Sophisticated Implantable Devices

Class III devices are those that are the most sophisticated and often involve life support and often implantation. Therefore, they require  the greatest scrutiny. In Audiology, cochlear and middle ear implantable products fall into the Class III category. For these complex medical devices, a pre-market approval process is generally required. The FDA (2011) defines this premarket approval process (PMA) as the most stringent type of device marketing application. They further indicate that the PMA process of scientific and regulatory review is to evaluate the safety and effectiveness of devices  that are  implanted

Esteem, Envoy Medical, FDA Approved March 2010

or support or sustain human life. These devices could be of substantial importance in preventing impairment of human health and/or present a potentially, unreasonable risk of illness or injury. Approval of the PMA is based upon an FDA determination that sufficient, valid scientific evidence has been obtained to assure that the device is safe and effective for its intended users.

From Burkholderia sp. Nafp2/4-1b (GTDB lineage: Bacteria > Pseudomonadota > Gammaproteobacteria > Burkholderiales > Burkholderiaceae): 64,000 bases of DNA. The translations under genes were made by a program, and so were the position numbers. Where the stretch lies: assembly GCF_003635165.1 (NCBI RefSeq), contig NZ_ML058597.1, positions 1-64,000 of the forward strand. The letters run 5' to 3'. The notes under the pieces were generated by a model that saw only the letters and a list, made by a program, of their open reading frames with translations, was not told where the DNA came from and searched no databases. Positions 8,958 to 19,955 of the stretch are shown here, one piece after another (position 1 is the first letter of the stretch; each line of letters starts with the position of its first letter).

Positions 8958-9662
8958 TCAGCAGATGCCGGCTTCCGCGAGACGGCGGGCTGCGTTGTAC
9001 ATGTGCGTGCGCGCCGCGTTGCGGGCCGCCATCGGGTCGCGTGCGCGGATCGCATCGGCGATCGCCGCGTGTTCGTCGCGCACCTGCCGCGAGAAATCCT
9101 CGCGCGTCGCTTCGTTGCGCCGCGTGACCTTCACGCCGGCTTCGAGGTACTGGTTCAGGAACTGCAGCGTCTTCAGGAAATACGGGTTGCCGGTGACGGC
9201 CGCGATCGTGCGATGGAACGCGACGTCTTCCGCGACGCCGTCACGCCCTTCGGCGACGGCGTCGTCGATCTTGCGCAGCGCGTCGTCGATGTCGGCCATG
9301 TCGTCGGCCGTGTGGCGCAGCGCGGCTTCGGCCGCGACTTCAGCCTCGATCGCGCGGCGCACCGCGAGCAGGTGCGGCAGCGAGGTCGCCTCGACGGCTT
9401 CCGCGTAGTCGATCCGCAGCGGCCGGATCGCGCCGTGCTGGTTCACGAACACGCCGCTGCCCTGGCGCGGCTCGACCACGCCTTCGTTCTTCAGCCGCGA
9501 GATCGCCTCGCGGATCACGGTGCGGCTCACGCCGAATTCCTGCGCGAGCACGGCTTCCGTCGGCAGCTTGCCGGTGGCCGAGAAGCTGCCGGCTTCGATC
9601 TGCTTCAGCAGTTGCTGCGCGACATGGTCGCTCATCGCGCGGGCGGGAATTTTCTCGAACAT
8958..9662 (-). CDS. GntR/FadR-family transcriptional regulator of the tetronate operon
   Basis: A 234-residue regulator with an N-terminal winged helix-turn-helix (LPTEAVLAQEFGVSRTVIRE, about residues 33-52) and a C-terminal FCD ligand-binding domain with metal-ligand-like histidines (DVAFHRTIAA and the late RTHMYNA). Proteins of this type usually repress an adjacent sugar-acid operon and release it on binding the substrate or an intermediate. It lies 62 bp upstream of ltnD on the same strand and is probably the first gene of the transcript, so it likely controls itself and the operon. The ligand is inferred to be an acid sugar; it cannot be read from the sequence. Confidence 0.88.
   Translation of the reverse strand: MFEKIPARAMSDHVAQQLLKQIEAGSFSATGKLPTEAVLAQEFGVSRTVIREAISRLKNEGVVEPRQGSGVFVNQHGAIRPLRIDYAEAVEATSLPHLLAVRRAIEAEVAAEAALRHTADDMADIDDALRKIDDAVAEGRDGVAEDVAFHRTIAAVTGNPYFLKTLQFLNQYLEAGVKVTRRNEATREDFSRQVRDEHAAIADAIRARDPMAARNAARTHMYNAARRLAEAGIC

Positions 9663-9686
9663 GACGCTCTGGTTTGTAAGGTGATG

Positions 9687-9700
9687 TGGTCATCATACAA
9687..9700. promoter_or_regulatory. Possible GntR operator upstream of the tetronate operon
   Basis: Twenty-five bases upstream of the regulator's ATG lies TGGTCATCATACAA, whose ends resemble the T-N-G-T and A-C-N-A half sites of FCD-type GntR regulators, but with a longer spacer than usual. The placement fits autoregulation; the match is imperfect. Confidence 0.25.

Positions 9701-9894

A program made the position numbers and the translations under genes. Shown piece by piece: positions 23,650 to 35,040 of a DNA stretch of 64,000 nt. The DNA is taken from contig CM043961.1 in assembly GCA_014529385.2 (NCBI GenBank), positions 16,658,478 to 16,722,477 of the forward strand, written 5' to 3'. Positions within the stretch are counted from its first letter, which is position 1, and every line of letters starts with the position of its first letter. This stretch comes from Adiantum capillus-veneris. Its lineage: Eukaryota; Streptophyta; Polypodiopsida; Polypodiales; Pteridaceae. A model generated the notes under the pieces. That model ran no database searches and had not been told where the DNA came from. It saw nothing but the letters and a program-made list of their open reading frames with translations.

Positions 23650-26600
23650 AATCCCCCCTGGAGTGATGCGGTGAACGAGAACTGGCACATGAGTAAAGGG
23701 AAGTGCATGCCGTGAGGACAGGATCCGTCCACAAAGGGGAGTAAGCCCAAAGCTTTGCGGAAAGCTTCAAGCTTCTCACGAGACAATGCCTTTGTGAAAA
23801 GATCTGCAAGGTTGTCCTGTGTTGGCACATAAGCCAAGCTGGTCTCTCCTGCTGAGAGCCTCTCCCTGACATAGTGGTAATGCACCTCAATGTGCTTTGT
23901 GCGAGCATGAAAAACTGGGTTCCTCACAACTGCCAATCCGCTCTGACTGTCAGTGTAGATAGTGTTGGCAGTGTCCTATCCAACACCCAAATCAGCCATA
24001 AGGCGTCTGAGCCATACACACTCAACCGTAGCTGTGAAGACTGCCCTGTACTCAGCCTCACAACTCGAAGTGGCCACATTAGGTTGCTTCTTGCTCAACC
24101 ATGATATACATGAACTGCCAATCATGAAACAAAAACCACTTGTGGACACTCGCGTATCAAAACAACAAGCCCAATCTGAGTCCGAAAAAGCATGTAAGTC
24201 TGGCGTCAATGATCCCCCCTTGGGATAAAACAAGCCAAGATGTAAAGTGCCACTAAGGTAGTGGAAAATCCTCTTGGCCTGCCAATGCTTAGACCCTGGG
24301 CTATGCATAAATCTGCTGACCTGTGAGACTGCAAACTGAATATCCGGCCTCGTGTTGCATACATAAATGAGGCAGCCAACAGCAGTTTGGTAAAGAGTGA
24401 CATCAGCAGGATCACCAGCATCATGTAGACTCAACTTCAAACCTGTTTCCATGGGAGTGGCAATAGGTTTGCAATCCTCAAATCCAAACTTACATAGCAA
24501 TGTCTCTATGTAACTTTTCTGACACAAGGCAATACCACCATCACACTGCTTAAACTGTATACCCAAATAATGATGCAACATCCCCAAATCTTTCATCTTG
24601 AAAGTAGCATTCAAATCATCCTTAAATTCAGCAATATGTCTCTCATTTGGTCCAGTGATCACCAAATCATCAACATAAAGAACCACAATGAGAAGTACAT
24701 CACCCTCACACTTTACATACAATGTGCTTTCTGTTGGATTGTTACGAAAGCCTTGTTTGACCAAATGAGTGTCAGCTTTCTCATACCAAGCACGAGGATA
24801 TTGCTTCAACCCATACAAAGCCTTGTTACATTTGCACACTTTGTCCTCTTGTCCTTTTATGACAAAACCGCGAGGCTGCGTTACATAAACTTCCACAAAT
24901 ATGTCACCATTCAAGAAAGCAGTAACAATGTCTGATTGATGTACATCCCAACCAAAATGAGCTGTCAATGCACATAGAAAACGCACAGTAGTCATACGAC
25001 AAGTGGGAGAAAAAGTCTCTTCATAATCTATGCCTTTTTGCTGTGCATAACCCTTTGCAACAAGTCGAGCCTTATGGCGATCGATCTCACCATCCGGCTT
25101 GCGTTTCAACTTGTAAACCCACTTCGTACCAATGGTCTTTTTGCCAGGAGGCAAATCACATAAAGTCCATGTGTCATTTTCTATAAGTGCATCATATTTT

One of the most important sections of the PMA is the Clinical Investigations’ Section.  This section includes the study protocols, safety and effectiveness data, adverse reactions and complications, device failures and replacements, patient information, patient complaints, tabulations of data from all individual subjects, results of statistical analyses, and any other information from the investigation.